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Old 12-17-2011, 01:08 PM
 
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Quote:
Originally Posted by memph View Post

great video. love the traditional architecture.
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Old 12-17-2011, 01:47 PM
 
Location: SW Missouri
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Quote:
Originally Posted by cisco kid View Post
An absolutely amazingly beautiful, gorgeous city. I never knew such a fine example of urbanism could exist in a new world city. With world-class public transit, filled with miles and miles of picturesque pedestrian-only and bicycle-friendly streets beyond my wildest dreams.


Watch:
Melbourne: A Pedestrian Paradise on Vimeo



It saddens me cities in America aren't like this. Even in NYC and 'Frisco, the streets resemble eight lane highways where pedestrians and cyclists are an afterthought to the endless car congestion and parking lots that dominate the cityscape. Things might be slowly beginning to change in recent years giving pedestrians and cyclists more room to breathe, thanks to the new urbanist movement, but cities like Melbourne are way ahead of the curve and we are way behind it advancing at a glacial pace.
A city is a city is a city. The only reason the town is so pedestrian friendly is so that more people can spend money. They make it easy to shop, eat at restaurants, etc. But, indeed, aside from boosting it's "trendy level", how does this benefit anyone? Oh, I suppose if you just MUST HAVE a sushi-pate pizza with alfredo sauce and a side of fried shiitake shoestrings, then you are in luck. But in the grand scheme of things, is this really important? Is it really?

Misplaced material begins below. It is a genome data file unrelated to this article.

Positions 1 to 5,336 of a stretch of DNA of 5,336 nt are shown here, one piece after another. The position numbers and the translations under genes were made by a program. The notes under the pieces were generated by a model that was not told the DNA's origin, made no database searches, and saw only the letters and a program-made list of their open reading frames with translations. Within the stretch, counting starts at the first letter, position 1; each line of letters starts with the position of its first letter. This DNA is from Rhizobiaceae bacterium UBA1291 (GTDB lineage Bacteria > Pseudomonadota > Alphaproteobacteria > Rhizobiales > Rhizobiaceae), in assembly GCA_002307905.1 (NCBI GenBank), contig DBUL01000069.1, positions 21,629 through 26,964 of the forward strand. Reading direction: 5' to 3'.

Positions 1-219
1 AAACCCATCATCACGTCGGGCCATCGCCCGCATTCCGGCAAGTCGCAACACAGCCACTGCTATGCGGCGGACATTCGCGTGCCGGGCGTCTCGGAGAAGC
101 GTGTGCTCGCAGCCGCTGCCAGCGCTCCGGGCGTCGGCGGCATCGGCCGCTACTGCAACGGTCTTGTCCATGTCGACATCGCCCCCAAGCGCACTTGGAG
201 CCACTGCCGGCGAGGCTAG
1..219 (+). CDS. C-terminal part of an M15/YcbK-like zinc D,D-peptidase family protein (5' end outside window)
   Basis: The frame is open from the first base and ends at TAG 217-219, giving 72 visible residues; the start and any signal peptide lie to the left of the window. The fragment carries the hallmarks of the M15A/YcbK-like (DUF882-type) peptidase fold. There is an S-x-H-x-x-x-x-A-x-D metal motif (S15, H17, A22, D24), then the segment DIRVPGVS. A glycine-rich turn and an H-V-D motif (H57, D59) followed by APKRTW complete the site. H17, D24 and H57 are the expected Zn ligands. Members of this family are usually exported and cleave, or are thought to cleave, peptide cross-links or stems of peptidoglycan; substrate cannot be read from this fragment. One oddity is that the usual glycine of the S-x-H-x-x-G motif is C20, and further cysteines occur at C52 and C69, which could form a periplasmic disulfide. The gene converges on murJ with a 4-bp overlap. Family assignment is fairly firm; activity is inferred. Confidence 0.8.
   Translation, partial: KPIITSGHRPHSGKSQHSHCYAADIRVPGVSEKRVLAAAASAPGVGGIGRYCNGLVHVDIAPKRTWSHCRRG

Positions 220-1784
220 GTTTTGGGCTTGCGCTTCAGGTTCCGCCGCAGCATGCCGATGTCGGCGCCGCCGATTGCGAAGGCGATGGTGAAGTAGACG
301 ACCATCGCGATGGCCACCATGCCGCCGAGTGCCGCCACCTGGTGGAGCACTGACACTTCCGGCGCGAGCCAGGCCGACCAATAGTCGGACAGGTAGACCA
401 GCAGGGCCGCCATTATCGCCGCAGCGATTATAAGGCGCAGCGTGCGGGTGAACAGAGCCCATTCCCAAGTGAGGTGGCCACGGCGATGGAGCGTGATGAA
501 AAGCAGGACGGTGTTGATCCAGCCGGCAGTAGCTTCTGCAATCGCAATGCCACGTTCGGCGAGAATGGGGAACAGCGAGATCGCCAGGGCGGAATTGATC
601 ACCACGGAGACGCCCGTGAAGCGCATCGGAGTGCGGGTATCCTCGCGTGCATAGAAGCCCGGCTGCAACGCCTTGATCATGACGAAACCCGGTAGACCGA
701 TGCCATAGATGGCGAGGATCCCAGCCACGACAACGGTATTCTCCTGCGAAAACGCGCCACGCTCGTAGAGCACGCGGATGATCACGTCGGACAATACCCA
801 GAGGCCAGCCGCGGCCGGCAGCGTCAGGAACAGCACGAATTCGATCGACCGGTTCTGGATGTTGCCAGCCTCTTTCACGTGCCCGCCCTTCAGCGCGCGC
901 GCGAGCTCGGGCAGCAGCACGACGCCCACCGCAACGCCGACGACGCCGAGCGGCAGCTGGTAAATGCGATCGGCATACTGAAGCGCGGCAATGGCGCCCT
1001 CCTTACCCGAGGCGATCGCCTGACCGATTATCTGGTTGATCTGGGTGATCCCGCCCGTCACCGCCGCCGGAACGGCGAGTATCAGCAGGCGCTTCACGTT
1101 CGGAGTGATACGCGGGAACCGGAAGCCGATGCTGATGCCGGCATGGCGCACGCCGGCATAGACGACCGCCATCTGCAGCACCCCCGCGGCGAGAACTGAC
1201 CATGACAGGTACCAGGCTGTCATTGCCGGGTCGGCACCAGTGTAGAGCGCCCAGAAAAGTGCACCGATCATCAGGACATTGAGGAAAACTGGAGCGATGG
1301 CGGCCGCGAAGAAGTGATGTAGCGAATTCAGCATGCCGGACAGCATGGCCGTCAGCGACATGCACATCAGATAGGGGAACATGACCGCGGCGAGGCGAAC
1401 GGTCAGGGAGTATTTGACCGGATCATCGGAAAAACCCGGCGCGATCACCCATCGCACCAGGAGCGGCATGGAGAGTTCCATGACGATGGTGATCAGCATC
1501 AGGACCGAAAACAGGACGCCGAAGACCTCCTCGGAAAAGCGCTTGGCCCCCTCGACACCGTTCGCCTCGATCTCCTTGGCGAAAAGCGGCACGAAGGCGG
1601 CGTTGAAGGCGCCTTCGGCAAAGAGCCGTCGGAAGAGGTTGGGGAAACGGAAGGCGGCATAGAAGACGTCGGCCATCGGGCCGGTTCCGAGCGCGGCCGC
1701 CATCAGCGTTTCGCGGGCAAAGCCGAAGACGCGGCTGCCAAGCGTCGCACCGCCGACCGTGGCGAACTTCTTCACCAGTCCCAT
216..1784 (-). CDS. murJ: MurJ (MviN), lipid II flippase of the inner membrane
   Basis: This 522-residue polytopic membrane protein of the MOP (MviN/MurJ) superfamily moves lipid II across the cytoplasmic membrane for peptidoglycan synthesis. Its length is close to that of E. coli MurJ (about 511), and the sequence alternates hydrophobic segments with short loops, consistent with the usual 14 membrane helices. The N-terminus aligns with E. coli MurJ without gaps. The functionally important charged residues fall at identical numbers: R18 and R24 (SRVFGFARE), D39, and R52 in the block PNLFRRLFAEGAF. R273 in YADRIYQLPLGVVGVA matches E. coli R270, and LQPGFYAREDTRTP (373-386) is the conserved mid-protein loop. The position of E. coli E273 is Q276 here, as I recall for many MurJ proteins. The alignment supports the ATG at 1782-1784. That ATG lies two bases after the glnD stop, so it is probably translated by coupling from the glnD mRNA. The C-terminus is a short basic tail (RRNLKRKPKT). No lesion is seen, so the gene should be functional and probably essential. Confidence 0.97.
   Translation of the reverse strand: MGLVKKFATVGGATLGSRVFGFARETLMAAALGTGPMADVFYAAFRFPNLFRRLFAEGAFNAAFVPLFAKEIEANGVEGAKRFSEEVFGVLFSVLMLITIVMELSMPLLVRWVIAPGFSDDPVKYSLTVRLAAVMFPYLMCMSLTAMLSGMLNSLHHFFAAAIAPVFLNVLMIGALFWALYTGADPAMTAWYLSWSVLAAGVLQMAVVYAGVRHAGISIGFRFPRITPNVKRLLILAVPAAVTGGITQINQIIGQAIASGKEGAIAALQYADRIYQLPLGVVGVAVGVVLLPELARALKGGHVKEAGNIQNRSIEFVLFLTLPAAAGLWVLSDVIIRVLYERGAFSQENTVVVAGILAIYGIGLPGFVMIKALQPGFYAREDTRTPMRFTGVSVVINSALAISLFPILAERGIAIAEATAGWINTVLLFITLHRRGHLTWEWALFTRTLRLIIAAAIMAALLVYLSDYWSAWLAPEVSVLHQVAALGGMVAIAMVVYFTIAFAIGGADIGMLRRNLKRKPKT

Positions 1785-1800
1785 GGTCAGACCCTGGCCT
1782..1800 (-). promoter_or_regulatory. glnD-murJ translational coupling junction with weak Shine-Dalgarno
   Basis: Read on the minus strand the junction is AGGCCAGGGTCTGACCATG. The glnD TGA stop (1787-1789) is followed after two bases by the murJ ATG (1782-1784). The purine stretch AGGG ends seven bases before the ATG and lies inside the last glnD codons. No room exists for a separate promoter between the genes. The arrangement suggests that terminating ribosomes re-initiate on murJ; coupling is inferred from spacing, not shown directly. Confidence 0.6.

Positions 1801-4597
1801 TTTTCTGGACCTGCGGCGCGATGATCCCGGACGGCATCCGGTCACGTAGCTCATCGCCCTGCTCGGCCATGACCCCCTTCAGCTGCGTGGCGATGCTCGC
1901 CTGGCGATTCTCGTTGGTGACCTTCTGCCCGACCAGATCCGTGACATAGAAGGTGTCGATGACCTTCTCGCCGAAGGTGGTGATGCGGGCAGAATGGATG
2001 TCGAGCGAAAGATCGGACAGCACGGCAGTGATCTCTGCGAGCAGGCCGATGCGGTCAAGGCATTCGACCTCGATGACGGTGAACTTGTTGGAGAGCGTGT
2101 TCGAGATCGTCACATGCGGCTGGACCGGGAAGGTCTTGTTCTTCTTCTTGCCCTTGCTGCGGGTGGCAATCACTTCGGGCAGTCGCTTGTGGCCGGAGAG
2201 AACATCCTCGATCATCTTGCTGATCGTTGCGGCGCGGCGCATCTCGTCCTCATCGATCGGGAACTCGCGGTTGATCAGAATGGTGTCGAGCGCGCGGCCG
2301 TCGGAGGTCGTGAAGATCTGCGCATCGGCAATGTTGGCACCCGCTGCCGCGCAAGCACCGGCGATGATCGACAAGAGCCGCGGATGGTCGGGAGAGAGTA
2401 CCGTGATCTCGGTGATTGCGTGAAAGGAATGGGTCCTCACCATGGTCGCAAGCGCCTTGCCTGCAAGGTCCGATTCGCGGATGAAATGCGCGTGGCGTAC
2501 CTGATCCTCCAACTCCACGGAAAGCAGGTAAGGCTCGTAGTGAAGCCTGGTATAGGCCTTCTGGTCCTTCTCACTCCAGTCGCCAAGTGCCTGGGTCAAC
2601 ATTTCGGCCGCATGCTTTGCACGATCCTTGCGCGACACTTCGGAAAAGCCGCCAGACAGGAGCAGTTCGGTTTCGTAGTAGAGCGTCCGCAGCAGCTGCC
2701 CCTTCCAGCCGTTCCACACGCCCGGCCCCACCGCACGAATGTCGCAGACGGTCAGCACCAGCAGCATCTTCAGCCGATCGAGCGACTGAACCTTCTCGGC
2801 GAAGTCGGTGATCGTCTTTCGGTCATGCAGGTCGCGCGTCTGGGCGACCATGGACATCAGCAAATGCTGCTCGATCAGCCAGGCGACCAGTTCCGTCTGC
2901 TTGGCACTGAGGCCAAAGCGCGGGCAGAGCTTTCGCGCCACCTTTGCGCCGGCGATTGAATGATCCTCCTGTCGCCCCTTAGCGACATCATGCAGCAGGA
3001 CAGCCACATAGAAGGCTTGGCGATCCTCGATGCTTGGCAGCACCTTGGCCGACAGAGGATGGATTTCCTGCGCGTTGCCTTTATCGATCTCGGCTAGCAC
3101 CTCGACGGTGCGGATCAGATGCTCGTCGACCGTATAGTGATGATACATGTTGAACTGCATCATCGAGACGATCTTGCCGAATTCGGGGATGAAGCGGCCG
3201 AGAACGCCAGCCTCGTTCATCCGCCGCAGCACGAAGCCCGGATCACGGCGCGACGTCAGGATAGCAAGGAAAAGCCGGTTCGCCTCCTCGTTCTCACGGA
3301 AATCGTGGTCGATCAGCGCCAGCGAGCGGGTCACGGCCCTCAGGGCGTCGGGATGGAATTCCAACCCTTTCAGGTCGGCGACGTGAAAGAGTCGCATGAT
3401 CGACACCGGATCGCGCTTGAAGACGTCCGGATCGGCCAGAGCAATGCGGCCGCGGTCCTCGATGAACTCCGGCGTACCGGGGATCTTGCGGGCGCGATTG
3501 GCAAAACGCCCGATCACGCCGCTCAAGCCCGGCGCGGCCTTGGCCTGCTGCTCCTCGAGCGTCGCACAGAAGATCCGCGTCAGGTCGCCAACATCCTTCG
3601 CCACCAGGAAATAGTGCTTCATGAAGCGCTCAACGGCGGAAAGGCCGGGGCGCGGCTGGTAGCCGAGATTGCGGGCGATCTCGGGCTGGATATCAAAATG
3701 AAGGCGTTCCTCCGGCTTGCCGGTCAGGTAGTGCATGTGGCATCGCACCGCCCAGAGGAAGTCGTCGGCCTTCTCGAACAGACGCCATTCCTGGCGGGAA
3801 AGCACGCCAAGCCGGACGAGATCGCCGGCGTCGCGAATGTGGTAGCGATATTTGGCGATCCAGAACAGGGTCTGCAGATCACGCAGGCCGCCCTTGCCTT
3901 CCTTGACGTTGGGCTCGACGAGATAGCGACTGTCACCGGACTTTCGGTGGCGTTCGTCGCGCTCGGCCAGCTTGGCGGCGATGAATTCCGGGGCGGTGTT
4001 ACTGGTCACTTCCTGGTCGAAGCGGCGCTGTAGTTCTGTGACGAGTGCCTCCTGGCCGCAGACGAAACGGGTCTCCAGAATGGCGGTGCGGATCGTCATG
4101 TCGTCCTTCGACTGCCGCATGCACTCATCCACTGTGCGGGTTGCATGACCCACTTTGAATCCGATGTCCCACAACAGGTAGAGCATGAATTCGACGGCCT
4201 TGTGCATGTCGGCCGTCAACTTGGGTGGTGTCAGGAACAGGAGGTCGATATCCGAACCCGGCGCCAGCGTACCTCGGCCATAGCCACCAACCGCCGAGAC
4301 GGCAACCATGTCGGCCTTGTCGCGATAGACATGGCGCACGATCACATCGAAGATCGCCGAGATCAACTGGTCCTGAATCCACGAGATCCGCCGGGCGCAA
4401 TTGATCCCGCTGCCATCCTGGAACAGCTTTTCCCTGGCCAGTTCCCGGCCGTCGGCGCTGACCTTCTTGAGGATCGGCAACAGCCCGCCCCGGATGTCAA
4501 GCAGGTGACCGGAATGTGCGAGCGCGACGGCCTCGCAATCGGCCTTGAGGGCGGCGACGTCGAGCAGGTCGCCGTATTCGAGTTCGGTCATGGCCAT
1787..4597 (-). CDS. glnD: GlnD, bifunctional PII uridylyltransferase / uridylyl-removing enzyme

Personally, I'd rather live in the bush somewhere and look at 'roos and hang out with beer drinkers who frankly don't care if there is "art" sprinkled amongst the endless ocean of humanity that is crammed arse-hole to elbow in the city. To each is own, I guess.

20yrsinBranson
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Old 12-17-2011, 03:09 PM
 
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Well, if you think about it, if it's easy to spend money, it's easy to make money. And if you think country folks are so unconcerned about material things, I'd like to introduce you to my friend's truck.
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Old 12-17-2011, 03:15 PM
 
Location: Bellingham, WA
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Sure, it's encouraging people to shop and spend money, but it's also encouraging them to walk or bicycle, leave the car at home or not even have to own a car, and, for me at least, it beats the heck out of what constitutes a shopping and/or dining experience in most of America. That being to drive to a mall, hunt for a parking space, shop at bland, generic stores in a bland, generic environment that are exactly the same in every town, get back into the car, drive to a boring chain restaurant, looking out over a sea of cars in a vast parking lot. Obviously some people like that, but to me it's miserable, whereas walking around those little alleys with unusual little shops and cafes would actually be very pleasant. For me, it boils down to what I consider a pleasant city environment as opposed to a desolate suburban hell-hole. Though I understand for a lot of people that "hell-hole" is what they want. I just can't relate to that myself.
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Old 12-17-2011, 06:28 PM
 
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Quote:
Originally Posted by 20yrsinBranson View Post